-by Bethany Lovaas, Class of 2004

-edited by Dr. Ingeborg Langohr, ADDL Graduate student


  1. Anderson CA and Divers TJ: 1983.  Systemic granulomatous inflammation in a horse grazing hairy vetch.  JAVMA 183(5): 569-570

  2. Cheeke PR: 1998.  Natural Toxicants in Feeds, Forages, and Poisonous Plants, 2nd ed. Interstate Publishers, Inc., Danville , IL: 294.

  3. Johnson B, Moore J, Woods LW and Galey FD: 1992.  Systemic granulomatous disease in cattle in California associated with grazing hairy vetch (Vicia villosa). J Vet Diag Invest 4: 360-362.

  4. Knight AP and Walter RG: 2001.  A Guide to Plant Poisoning of Animals in North America.  Teton New Media, Jackson, WY  169-170, 186.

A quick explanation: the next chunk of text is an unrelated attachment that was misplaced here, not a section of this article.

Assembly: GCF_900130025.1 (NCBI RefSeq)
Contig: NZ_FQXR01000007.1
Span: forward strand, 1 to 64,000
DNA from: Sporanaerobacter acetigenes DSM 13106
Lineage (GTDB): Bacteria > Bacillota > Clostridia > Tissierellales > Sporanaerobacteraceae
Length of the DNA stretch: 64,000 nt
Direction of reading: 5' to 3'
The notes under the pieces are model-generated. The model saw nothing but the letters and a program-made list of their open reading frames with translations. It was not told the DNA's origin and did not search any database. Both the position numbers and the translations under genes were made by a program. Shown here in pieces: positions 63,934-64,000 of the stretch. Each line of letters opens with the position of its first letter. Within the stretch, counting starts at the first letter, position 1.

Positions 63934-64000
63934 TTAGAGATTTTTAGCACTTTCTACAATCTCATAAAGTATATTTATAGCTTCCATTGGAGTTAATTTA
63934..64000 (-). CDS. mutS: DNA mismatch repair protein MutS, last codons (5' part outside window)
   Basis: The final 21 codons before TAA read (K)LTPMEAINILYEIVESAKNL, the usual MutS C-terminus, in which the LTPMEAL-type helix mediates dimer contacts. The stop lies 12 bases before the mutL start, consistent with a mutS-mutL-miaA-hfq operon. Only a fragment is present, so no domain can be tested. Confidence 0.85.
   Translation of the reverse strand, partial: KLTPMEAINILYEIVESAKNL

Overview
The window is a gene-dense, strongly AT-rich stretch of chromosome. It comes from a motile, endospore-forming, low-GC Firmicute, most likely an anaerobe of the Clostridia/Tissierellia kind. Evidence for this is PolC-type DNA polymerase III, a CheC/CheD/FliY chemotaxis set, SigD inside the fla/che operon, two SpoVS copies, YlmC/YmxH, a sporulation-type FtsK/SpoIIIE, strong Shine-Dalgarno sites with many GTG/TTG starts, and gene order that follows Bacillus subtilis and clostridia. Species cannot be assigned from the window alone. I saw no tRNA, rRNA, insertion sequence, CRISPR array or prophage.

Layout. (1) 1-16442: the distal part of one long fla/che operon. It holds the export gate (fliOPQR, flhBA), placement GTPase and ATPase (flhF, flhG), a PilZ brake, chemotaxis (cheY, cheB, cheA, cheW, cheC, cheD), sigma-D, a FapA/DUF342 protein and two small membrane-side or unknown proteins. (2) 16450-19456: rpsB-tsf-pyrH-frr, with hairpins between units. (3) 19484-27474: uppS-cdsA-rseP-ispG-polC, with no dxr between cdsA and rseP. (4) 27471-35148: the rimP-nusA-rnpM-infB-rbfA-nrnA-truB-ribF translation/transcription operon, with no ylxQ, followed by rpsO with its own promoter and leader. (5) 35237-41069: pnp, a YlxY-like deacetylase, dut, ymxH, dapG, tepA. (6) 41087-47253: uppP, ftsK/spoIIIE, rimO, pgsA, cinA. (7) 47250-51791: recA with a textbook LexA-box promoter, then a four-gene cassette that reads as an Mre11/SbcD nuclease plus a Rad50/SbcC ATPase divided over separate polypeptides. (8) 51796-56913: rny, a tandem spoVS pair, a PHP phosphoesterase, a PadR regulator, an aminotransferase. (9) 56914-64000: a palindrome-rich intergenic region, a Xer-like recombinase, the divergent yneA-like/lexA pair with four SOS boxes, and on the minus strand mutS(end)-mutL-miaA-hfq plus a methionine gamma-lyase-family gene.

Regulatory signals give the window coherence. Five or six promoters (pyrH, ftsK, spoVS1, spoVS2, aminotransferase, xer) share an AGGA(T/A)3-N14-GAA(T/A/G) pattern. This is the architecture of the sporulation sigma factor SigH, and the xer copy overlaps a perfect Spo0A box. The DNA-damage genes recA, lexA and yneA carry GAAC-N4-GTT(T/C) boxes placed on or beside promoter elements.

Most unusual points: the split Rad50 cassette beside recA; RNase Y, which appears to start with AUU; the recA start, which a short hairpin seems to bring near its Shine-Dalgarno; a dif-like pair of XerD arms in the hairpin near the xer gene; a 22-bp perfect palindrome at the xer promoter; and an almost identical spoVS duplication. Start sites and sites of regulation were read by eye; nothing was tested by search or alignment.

5. Panciera RJ, Mosier DA and Ritchey JW: 1992.  Hairy vetch (Vicia villosa Roth) poisoning in cattle: update and experimental induction of disease.  J Vet Diag Invest 4: 318-325.

  6. Smith BP: 2002.  Large Animal Internal Medicine, 3rd ed. Mosby Inc., St. Louis MO  p1626.

  7. Woods LW, Johnson B, Hietala SK, Galey FD and Gillam D: 1992.  Systemic granulomatous disease in a horse grazing pasture vetch (Vicia sp).  J Vet Diag Invest. pp356-360.